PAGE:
The Times whiffs on a choice

Talk about two-faced! 

In what it called a “break with convention,” the New York Times editorial board offered a kind-of BOGO — two Democratic presidential nominees for the price of one.

U.S. Senators Elizabeth Warren (left), and Amy Klobuchar. (Photo: Reuters)

It was also a break with courage.

When you are called on to make a choice, you must to make a choice. You can’t pick both the Chiefs and the Niners to win the Super Bowl.

Quick sidelight: On his Saturday morning CNN show, Michael Smerconish polled his viewers as to whether newspapers should make editorial endorsements. There were more than 11,000 responses and broke right down the middle — 50/50.

Kind of like the Times long, labored copout. 

Newspapers write editorials to announce and support its world view, which is why they should endorse. At the same time it creates questions in many minds about the newspaper’s impartiality, which is why it shouldn’t endorse. 

Viewed in a certain light, the Times could be accused of ageism — Bernie Sanders and Joe Biden are too old, Pete Buttigieg and Andrew Yang are too young/inexperienced — not to mention too male, or am I imagining that?

King Solomon, according to legend, ordered a baby cut in two, to share between two women who claimed to be the mother. The Old Gray Lady decided to cut the nomination in two on behalf of two not-so-gray women nominees — one “radical” (Elizabeth Warren), one “realist” (Amy Klobuchar). 

The Times said its history is one of siding with the more “traditional” candidate, which surprised me, but if that is the case, why the two-fer with nontraditional Warren? Why not select just Klobuchar? Is the Times trying to keep its street cred with the radical rabble? 

“If there were ever a time to be open to new ideas, it is now,” the Times wrote. So why toss a bouquet to the more traditional Klobuchar? And what about the other female candidate, Hawaiian Tulsi Gabbart? She must be wondering why she’s treated like poi (a traditional Hawaiian staple).

In dismissing surging socialist Sanders, the Times said it was rejecting “ideological rigidity” and overreach, such as “nationalizing health insurance or decriminalizing the border,”  which I thought the Times supported.

The Times believes in border enforcement? I thought only racists — according to Beto O’Rourke and Julian Castro — believe in border enforcement. Live  and learn, I guess.

While praising its two choices, the Times made an amazing Freudian slip when it referred to Warren as “a gifted storyteller.”

You mean as in an imagined Native American heritage? Or being forced when pregnant to leave a teaching job, when school board records show the opposite? Or denying having sent any of her children to private schools? 

The Times heaps praise on Klobuchar for her experience, common sense and bipartisan credentials.

I sense the editorial tilts toward Klobuchar. Or am I imagining that because I am a realist/traditionalist?

7 thoughts on “The Times whiffs on a choice”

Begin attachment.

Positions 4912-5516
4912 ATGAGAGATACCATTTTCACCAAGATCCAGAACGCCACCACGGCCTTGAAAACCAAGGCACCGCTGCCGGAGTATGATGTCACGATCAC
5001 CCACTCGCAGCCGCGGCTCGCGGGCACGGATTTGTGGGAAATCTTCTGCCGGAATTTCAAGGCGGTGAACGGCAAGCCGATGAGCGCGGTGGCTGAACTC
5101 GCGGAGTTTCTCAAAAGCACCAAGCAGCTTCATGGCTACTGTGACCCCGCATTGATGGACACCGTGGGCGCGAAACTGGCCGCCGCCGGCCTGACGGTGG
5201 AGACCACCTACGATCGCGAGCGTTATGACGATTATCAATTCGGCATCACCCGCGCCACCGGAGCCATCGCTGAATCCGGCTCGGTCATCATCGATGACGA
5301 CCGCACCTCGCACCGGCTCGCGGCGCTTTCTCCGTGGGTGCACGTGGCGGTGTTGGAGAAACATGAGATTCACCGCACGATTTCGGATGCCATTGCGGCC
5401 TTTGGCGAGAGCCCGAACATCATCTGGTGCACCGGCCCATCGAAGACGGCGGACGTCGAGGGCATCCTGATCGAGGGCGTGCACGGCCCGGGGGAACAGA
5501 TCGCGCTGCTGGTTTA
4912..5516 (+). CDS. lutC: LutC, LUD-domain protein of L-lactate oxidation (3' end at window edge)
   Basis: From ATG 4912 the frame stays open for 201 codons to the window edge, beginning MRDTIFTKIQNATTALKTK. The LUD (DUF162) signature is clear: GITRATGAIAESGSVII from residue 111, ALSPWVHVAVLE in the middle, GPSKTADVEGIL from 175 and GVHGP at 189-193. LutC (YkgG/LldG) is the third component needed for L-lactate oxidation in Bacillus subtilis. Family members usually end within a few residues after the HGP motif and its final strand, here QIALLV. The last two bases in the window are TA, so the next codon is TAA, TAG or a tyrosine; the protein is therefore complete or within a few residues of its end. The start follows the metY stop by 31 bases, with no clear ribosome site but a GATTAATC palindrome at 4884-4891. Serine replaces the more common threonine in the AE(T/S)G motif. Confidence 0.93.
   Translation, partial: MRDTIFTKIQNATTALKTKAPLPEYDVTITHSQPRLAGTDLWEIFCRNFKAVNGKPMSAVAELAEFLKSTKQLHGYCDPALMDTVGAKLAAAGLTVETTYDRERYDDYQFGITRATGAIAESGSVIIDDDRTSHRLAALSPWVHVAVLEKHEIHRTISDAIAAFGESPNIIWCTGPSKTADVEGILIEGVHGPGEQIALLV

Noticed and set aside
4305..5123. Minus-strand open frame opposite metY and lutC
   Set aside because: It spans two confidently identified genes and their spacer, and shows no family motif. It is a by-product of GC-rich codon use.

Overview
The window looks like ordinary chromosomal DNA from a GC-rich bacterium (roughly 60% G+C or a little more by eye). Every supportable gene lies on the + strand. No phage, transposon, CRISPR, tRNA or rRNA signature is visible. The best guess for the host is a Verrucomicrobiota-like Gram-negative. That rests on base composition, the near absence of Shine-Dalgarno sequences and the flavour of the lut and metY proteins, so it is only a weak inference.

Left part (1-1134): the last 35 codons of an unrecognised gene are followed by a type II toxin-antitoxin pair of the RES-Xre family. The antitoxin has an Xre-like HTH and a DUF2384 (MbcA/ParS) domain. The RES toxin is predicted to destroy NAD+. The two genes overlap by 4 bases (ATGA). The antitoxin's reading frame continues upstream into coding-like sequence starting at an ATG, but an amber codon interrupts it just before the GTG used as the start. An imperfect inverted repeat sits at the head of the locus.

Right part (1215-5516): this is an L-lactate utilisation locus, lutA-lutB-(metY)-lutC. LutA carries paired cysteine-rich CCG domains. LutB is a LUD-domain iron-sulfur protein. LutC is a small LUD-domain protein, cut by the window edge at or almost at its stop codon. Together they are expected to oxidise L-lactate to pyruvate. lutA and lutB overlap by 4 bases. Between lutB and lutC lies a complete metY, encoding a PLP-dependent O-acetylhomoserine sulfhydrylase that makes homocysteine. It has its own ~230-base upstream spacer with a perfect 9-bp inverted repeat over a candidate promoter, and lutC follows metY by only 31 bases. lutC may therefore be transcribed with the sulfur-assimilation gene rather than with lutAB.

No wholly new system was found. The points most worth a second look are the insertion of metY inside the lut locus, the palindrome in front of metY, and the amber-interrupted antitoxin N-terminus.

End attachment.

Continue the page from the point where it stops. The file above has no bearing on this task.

What an interesting topic. “How to sit on a fence” ! As you know, the papers have always printed their opinion. Nothing wrong with that – in theory. Everybody has an opinion. Nothing wrong with that either – also in theory. The problem is when truth gets in the way of stating your opinion. In a conversation, two opposing views should be presented in fairness and honesty. Enlightenment often comes about in this manner.
    Then you have a gimmick like this, where the old grey lady is trying to sell more papers. I could care less about football. I don’t share Klobuchars’ philosophy. I would like to see Warren sued for everything she’s got. The woman, probably from her beginning, has a problem with telling the truth. Masquerading as an Native American in the ’60s got you a lot of coups. Head of the line privilege in college and government related work are two prime examples. ( officially, being a woman wasn’t a penalty nor credit back then ). Very probably, Warren stole a college admittance and jobs playing Pocahontas . ( of course, that wasn’t an issue at U of P. The stanchion of liberalism )
    Then there’s Congresswoman Major Tulsi Gabbart. The woman has potential. She needs to be mentored . President Trump should consider her as an undersecretary.

  2. I view any newspaper’s endorsement of a certain candidate as akin to a movie star’s endorsement of a certain product. Who cares, say, what Jennifer Aniston uses to shave her legs, or that the NYT endorses women simply because they are women? And Stu, that ‘storyteller’ line aimed at Pocahontas was a hoot. Glad you pointed it out.

  3. Concerning anything political the Times is the Soviet newspaper, Pravda. The only thing that I would use from their political opinion is that I would look in another direction for answers. Sad that well meaning people take mainstream news opinion seriously. I prefer Yang because he has had much less time in the corrupt American political system and he seems to believe only the Congress should have the power to start wars. Most Americans don’t understand that was an idea central to the founding of the American republic. It seems the European kings had recently been a bit too fond of some very bloody wars.

    1. The Russians (when there was a USSR) had two newspapers: PRAVDA, the Russian word for “truth” and IZVESTIYA, the Russian word for “news.” The joke Russians told on themselves was, “There is no PRAVDA in IZVESTIAY, and no INVESTIYA in PRAVDA.”

  4. If the Times really wished to break with convention it would consider endorsing Trump. The newspaper of record hasn’t backed a Republican presidential candidate since 1956.

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